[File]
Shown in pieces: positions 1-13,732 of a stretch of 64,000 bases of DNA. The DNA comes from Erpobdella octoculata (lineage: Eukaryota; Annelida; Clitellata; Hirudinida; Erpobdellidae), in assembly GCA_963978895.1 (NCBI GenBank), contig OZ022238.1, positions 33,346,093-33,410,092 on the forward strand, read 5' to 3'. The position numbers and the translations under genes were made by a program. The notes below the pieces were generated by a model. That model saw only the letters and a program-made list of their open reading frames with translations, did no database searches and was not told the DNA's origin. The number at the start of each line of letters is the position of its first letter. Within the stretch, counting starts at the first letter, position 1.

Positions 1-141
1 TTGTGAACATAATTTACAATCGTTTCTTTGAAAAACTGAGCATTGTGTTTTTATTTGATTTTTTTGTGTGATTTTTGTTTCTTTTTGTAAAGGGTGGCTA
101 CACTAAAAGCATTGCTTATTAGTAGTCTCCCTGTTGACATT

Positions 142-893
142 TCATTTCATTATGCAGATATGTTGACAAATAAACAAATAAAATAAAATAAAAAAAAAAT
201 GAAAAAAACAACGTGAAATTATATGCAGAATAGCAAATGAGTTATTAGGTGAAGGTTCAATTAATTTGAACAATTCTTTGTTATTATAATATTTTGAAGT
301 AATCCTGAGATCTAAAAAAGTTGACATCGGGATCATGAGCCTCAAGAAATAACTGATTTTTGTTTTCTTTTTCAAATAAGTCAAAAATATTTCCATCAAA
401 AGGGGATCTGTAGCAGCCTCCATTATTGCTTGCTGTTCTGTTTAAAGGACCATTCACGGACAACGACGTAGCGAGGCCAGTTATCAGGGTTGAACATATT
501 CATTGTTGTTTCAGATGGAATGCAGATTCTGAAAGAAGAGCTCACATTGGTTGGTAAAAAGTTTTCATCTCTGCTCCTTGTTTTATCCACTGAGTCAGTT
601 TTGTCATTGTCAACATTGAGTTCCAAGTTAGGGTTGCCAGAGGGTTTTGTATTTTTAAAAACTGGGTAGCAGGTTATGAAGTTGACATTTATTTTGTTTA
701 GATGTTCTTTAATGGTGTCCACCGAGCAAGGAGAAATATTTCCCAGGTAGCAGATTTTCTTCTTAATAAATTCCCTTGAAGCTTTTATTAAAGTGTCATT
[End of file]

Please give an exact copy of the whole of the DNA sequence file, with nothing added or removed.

Shown in pieces: positions 1-13,732 of a stretch of 64,000 bases of DNA. The DNA comes from Erpobdella octoculata (lineage: Eukaryota; Annelida; Clitellata; Hirudinida; Erpobdellidae), in assembly GCA_963978895.1 (NCBI GenBank), contig OZ022238.1, positions 33,346,093-33,410,092 on the forward strand, read 5' to 3'. The position numbers and the translations under genes were made by a program. The notes below the pieces were generated by a model. That model saw only the letters and a program-made list of their open reading frames with translations, did no database searches and was not told the DNA's origin. The number at the start of each line of letters is the position of its first letter. Within the stretch, counting starts at the first letter, position 1.

Positions 1-141
1 TTGTGAACATAATTTACAATCGTTTCTTTGAAAAACTGAGCATTGTGTTTTTATTTGATTTTTTTGTGTGATTTTTGTTTCTTTTTGTAAAGGGTGGCTA
101 CACTAAAAGCATTGCTTATTAGTAGTCTCCCTGTTGACATT

Positions 142-893
142 TCATTTCATTATGCAGATATGTTGACAAATAAACAAATAAAATAAAATAAAAAAAAAAT
201 GAAAAAAACAACGTGAAATTATATGCAGAATAGCAAATGAGTTATTAGGTGAAGGTTCAATTAATTTGAACAATTCTTTGTTATTATAATATTTTGAAGT
301 AATCCTGAGATCTAAAAAAGTTGACATCGGGATCATGAGCCTCAAGAAATAACTGATTTTTGTTTTCTTTTTCAAATAAGTCAAAAATATTTCCATCAAA
401 AGGGGATCTGTAGCAGCCTCCATTATTGCTTGCTGTTCTGTTTAAAGGACCATTCACGGACAACGACGTAGCGAGGCCAGTTATCAGGGTTGAACATATT
501 CATTGTTGTTTCAGATGGAATGCAGATTCTGAAAGAAGAGCTCACATTGGTTGGTAAAAAGTTTTCATCTCTGCTCCTTGTTTTATCCACTGAGTCAGTT
601 TTGTCATTGTCAACATTGAGTTCCAAGTTAGGGTTGCCAGAGGGTTTTGTATTTTTAAAAACTGGGTAGCAGGTTATGAAGTTGACATTTATTTTGTTTA
701 GATGTTCTTTAATGGTGTCCACCGAGCAAGGAGAAATATTTCCCAGGTAGCAGATTTTCTTCTTAATAAATTCCCTTGAAGCTTTTATTAAAGTGTCATT